Politics has changed. Citizens once passively received their news from a select number of mass media. Today, in the age of the Internet, citizens increasingly receive news via social media and are actively engaged in disseminating the news stories themselves. One consequence of this fundamental change is that rumors, i.e., difficult-to-verify information, abound in politics. This project contributes to our understanding of political rumors (1) by building a general theory of the psychology that motivates people to spread political rumors. By identifying the precise psychological mechanisms involved, the project will (2) develop strategies for media, government officials and politicians for reducing these motivations and, hence, the negative impact of political rumors. Theoretically, the project combines the insights from biology, psychology and the social sciences to argue (a) for the existence of basic psychological motivations for spreading rumors to mobilize against enemies, (b) that these motivations are activated in the context of modern polarized politics, and (b) that modern social media technology magnifies the impact of these motivations; hence, furthering political polarization and conflict and creating a downward-spiral of political trust.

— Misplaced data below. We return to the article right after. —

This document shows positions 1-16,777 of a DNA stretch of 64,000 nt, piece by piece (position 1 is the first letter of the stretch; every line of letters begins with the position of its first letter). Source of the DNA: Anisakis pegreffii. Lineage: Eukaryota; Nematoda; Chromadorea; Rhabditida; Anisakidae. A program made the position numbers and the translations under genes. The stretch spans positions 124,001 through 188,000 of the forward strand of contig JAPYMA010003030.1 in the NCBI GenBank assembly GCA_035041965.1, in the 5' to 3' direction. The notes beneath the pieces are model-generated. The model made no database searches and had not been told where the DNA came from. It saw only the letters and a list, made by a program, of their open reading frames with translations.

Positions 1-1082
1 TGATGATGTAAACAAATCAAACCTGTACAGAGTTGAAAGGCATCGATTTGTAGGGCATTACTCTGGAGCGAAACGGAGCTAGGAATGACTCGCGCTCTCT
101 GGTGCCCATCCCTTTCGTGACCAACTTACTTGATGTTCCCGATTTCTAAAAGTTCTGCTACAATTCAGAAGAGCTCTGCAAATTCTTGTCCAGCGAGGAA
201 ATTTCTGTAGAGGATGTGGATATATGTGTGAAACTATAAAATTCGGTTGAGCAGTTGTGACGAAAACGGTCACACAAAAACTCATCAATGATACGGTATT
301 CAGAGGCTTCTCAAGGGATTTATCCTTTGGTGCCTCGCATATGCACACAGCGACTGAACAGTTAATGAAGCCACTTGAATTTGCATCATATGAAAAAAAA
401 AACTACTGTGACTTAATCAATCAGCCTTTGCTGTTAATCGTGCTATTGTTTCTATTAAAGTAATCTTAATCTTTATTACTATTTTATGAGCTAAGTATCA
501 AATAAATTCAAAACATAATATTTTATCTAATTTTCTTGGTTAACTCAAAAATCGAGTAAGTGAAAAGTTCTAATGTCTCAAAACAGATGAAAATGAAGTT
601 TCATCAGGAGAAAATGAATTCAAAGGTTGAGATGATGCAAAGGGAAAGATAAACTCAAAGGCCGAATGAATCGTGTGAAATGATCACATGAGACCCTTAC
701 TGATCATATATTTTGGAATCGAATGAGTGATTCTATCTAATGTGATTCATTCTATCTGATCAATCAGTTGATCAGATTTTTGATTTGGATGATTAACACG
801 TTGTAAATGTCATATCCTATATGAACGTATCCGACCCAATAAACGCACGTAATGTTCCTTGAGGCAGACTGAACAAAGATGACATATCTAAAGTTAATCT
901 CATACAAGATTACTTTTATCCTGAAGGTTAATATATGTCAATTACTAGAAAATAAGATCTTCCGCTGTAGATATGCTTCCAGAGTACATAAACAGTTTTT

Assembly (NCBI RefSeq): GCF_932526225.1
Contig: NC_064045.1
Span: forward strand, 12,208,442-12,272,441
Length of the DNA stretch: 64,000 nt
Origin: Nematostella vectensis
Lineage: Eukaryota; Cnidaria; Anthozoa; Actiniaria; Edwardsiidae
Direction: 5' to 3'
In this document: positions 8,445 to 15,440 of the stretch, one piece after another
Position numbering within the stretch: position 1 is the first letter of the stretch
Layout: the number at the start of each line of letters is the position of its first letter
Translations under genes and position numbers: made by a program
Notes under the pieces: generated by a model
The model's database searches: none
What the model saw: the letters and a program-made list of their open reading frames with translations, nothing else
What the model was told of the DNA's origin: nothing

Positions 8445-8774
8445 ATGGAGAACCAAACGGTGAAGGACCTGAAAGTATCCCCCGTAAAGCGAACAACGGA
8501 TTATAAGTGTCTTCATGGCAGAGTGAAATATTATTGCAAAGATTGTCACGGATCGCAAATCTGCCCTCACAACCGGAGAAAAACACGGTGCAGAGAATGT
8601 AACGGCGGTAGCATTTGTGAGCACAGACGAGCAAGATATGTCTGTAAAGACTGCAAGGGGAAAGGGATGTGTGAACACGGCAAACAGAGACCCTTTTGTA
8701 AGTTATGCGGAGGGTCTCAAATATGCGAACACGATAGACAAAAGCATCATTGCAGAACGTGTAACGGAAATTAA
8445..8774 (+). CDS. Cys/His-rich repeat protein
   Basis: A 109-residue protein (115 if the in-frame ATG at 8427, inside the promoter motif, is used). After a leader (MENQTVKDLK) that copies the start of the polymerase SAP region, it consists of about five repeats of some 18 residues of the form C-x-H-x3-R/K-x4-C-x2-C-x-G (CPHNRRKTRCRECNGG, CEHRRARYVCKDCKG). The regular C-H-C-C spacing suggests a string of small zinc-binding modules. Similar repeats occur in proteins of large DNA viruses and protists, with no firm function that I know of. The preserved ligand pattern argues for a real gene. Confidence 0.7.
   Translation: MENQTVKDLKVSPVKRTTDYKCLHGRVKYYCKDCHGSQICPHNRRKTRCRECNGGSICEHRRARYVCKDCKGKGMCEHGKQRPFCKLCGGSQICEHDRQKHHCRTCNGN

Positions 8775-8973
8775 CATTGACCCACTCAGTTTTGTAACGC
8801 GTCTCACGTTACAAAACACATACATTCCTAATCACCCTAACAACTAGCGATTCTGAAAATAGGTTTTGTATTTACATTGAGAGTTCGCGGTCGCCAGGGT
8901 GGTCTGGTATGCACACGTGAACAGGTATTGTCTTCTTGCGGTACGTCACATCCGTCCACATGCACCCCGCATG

Michael Bang Petersen utilizes theories and methods from evolutionary psychology to tackle research questions within political science. His work has appeared in numerous journals including American Political Science Review, Psychological Science and Proceedings of the National Academy of Sciences. He is member of the Young Academy of the Royal Danish Academy of Sciences and Letters and received the 2017 Early Career Award from the International Society of Political Psychology.